Nations & Migrations: New film series confronts 'comfortable truths' about life as an immigrant
Cinema Politica's upcoming program gives storytellers a necessary and timely platform
On the fateful night that Donald Trump was elected the next President of the United States, the website for Immigration Canada was struck by an upsurge of traffic so unprecedented that it became temporarily inaccessible. It became clear that relocating to the Great White North was the Plan B escape route for exasperated American citizens who were so desperate for change that they would resort to the antipode of what they would otherwise have to face.
Canada has grown used to being the brunt of the joke when it comes to political conversations, but hardly ever the model nation — in this era of Brexit, Trump and Trudeau — that it's being hailed as today. The country is under the spotlight and being expected to set an example on the world stage. But the impression that life as an immigrant in Canada is easy is just one example of the "comfortable truths" Ezra Winton, Svetla Turnin and colleagues at Montreal-based Cinema Politica are aiming to dethrone with their upcoming Nations & Migrations program.
On Monday evening, Cinema Politica — which has existed as a renegade, community-driven force at Concordia University and nearly 100 other locations across the globe for well over a decade — will screen The Crossing, a new documentary detailing the arduous passage traveled by a group of Syrians fleeing their war-torn homeland in pursuit of safety and livelihood in a new home. Told viscerally by means of hidden cameras and phone calls, the film lets the refugees articulate their own narratives instead of forging one for them.
The event will inaugurate Nations & Migrations, which finds its focus in "mobility, origins, community and belonging." From now until the end of May, arts councils and the Inspirit Foundation have teamed with Cinema Politica to hold special by-donation presentations of nonfiction works which "highlight issues of nationhood and migration from both a historical and contemporary perspective." Additional films on the lineup include Colonization Road, The Hard Stop and Migrant Dreams.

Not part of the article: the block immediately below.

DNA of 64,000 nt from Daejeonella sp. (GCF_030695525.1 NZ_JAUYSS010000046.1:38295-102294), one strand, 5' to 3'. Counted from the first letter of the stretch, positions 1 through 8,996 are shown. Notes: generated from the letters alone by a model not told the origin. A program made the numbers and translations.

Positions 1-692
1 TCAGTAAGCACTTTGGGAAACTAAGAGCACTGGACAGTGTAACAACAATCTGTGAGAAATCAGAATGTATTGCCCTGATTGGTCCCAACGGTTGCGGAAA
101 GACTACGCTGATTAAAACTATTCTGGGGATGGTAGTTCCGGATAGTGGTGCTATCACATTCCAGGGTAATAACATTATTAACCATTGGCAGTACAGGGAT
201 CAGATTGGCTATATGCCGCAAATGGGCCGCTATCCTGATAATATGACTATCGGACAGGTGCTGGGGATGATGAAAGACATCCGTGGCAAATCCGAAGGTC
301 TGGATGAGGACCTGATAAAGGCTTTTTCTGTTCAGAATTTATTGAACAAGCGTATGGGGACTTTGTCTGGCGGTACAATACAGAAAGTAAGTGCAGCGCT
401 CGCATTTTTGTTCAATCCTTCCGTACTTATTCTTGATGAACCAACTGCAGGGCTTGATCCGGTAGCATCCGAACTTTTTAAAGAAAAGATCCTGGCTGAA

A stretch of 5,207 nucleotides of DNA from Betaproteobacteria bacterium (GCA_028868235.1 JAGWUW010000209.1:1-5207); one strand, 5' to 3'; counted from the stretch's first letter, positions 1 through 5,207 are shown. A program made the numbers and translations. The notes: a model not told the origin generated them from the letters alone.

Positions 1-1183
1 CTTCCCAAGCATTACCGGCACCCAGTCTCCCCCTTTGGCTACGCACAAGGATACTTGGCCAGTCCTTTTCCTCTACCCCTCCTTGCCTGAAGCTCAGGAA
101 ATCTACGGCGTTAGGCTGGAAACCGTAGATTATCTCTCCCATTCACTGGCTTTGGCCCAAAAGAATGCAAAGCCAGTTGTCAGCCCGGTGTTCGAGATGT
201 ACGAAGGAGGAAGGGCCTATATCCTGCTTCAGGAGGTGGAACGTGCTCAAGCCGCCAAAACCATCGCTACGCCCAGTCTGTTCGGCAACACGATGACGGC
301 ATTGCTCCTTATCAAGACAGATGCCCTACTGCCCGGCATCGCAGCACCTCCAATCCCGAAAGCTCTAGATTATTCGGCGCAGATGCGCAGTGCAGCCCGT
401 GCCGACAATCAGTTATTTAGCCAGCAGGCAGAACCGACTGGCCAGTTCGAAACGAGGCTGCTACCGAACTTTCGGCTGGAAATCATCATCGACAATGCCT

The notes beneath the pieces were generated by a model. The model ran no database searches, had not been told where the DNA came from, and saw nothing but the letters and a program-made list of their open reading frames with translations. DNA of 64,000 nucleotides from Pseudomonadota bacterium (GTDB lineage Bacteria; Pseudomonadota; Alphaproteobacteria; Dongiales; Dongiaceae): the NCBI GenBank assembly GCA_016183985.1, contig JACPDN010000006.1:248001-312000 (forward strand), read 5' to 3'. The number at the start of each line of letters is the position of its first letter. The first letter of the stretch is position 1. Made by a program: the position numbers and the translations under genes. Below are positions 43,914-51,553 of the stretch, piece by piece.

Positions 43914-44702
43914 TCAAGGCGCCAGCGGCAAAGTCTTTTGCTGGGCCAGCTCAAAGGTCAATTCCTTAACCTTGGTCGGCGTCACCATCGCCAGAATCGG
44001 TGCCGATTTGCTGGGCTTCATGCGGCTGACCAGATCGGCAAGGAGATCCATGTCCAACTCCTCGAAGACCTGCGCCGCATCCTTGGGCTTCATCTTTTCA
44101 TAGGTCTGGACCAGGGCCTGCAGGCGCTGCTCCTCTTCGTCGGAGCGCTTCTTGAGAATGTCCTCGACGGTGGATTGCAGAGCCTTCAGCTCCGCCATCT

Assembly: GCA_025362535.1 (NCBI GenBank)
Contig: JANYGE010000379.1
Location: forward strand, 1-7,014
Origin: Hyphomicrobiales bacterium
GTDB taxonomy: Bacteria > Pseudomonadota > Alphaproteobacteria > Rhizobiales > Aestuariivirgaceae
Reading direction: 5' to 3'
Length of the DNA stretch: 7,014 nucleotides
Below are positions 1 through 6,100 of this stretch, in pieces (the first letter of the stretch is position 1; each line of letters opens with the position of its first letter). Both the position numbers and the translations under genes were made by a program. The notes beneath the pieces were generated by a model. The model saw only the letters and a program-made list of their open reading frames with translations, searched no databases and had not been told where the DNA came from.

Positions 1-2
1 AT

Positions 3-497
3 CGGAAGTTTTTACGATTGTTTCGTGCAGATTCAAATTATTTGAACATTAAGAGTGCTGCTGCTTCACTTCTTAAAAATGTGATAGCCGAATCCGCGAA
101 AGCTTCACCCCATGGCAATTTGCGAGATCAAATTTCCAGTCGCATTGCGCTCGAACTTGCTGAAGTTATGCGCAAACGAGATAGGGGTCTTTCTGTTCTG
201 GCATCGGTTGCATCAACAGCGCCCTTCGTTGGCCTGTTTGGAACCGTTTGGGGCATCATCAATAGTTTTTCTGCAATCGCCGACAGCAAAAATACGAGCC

Nations & Migrations is a threefold initiative. The first is the #comfortabletruths campaign, which summons local artists and activists to produce work that raises awareness and debunks so-called "truths" that have grown entangled with overarching misconceptions within Canadian nationalism — for example, that "Indigenous people have it easy because they get special government treatment." The second is comprised of a number of "groundswell screening events" occurring nationwide between now and February, and the final involves the vital multi-platform discussions being carried out online.
The Cinema Politica network wields their screenings as fuel to ignite public dialogue, and so The Crossing's Montreal premiere will be hosted by Ala'a Jarban, a Yemeni refugee and human rights activist. He will be joined by filmmaker George Kurian, community organizer Oula Hajjar and hip hop artist Yassin "Narcy" Alsalman for a post-film breakdown of the struggles prevailing worldwide, and, according to organizers, "how we might move toward a social landscape where no one is illegal and policy is directed from the ground up, not the other way around."
Much of what we see on the mainstream news is distressing, disorienting and disparaging. (The image that surfaced last year of three-year-old Alan Kurdi, a Syrian boy who drowned attempting to reach Canada with his family, will not soon fade from memory.) Cinema Politica, as it fights for justice, equality, inclusivity and pluralism, is giving a platform instead to the storytellers who hope to be able to tell us where we can go from here.
Nations and Migrations: Stories of Borders, Bodies and Resistance. November 28-May 31. www.cinemapolitica.org
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